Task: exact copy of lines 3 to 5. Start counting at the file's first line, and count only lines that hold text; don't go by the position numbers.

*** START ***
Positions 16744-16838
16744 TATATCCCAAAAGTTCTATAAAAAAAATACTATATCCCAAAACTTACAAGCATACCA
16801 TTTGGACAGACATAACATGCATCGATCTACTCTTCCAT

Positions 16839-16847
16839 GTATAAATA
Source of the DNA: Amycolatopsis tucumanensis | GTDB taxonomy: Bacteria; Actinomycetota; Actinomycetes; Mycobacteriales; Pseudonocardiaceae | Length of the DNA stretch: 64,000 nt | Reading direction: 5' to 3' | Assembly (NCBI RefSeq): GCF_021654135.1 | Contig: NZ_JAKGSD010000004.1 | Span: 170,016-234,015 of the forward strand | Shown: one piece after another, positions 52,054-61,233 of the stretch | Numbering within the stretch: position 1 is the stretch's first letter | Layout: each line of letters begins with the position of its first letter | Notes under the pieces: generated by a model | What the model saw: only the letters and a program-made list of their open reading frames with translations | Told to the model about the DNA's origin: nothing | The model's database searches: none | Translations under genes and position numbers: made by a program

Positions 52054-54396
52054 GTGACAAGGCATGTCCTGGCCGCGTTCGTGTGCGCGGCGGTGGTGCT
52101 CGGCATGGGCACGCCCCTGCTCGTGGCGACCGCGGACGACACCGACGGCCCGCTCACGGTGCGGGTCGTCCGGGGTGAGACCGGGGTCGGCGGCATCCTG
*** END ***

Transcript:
16801 TTTGGACAGACATAACATGCATCGATCTACTCTTCCAT

Positions 16839-16847
16839 GTATAAATA